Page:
Aria: Komm, du süsses Todesstunde
from Cantata BWV 161
for alto/mezzo (bflat - f''), two recorders, organ and continuo
Bach’s church cantata BWV 161, Komm, du süsses Todesstunde, was written for the Lutheran liturgy for the 16th Sunday after Trinity, but was also used for the Feast of the Purification of the Virgin Mary. It was first heard, at Weimar, on 6th October 1715. The cantata is from Bach’s period in Weimar, and belongs to the first cycle of cantatas for the church’s year, which he was contracted to produce. The cantatas in this series show characteristics derived from the Italian style which Bach had begun to adopt.
The text of the aria Komm, du süsses Todesstunde, is by Salomo Franck, the court poet at Weimar, who provided many of the texts that Bach set. The theme of welcoming death is a joyful rather than a sombre one. Its relevance to the Feast of the Purification may lie in the account of the aged Simeon’s joyfully embracing the child Jesus, whose coming is for him a sign that he may now take his departure from life. The reference to the honey in the lion’s mouth is to Samson’s discovery of a hive of bees in the carcase of a lion, as recounted in the book of Judges, 14: 8,9.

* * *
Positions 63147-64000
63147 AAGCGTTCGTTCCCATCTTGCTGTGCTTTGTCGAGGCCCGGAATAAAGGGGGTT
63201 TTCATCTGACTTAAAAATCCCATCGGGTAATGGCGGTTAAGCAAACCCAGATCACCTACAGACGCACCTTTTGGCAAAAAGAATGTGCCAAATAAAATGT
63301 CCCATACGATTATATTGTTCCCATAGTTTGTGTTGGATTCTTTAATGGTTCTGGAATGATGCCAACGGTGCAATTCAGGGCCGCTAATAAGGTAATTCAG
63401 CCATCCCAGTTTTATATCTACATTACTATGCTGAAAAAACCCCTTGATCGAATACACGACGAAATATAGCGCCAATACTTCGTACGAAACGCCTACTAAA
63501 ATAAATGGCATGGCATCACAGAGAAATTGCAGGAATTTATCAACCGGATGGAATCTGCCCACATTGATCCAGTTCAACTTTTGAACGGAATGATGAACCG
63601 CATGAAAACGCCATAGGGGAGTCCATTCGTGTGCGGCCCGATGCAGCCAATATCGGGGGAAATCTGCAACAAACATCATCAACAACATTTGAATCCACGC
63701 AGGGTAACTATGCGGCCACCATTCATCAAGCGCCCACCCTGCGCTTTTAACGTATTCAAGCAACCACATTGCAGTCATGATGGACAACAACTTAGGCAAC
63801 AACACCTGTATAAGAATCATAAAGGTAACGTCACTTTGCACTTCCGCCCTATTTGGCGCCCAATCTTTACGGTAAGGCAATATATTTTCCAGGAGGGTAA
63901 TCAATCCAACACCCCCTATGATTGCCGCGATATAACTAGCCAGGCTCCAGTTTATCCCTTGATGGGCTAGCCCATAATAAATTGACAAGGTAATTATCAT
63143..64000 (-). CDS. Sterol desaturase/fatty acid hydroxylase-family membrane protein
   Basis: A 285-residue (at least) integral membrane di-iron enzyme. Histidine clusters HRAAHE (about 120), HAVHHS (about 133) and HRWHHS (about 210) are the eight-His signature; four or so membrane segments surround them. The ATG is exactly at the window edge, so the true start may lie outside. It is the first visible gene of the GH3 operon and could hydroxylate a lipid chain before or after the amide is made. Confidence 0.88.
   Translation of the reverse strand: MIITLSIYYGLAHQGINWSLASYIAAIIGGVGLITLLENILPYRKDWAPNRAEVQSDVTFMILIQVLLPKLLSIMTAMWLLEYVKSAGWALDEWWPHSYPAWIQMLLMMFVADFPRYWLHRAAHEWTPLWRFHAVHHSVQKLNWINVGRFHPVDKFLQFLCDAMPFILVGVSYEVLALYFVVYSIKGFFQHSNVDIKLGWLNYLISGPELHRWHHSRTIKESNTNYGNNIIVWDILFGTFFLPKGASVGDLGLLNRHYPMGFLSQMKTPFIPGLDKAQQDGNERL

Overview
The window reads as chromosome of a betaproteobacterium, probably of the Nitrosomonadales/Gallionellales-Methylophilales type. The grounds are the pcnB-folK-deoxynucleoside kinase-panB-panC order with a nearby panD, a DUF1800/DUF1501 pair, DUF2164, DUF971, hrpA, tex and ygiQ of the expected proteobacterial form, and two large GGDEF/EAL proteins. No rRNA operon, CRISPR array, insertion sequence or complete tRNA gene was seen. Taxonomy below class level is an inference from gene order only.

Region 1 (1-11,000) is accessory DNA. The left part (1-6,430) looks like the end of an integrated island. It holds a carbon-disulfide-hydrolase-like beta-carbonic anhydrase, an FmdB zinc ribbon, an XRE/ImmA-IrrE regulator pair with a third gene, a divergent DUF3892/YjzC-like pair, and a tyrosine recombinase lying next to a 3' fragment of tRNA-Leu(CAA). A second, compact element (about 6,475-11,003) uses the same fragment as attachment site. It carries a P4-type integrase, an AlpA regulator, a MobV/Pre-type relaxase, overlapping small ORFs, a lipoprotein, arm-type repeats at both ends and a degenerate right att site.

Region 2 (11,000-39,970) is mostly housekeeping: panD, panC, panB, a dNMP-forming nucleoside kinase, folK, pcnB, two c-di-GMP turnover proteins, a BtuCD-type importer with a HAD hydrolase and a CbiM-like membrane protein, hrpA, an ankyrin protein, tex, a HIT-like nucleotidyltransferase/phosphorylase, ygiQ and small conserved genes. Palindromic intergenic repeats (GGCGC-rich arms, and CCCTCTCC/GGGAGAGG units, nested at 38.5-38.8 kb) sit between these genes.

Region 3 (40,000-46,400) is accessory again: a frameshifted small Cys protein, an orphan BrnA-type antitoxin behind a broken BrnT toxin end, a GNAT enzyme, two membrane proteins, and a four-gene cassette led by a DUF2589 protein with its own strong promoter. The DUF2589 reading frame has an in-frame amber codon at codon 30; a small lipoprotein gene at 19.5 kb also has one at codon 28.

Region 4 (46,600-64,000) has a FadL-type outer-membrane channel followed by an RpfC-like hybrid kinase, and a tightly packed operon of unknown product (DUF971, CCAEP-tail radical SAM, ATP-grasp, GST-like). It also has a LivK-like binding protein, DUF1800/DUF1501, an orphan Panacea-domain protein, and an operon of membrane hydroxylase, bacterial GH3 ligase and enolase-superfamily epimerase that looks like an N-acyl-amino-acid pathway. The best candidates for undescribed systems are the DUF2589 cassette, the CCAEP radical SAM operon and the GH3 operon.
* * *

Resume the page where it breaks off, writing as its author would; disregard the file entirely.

This lovely aria has a notable feature in that a solo stop (‘sesquialtera’) on the organ is given a choral tune which Bach skilfully – one might say miraculously – weaves into the already complex texture of the music. The tune is a familiar one, often referred to as ‘The Passion Chorale’ because Bach used it in the St Matthew Passion. But Bach’s congregation were more likely to associate the tune with an earlier setting, of the words ‘Herzlich tuth mich verlangen’ (My heart is filled with longing to leave this world in peace), which accords with the theme of this aria.
Text and translation
Komm, du süsses Todesstunde,
da mein Geist Honig speist
aus des Löwen Munde.
Mache meine Abschied süsse,
säume nicht, letztes Licht,
dass ich meinen Heiland küsse.
Come, sweet hour of death, that my soul taste honey from the mouth of the lion. Make my departure sweet, do not delay, last light, that I may kiss my saviour.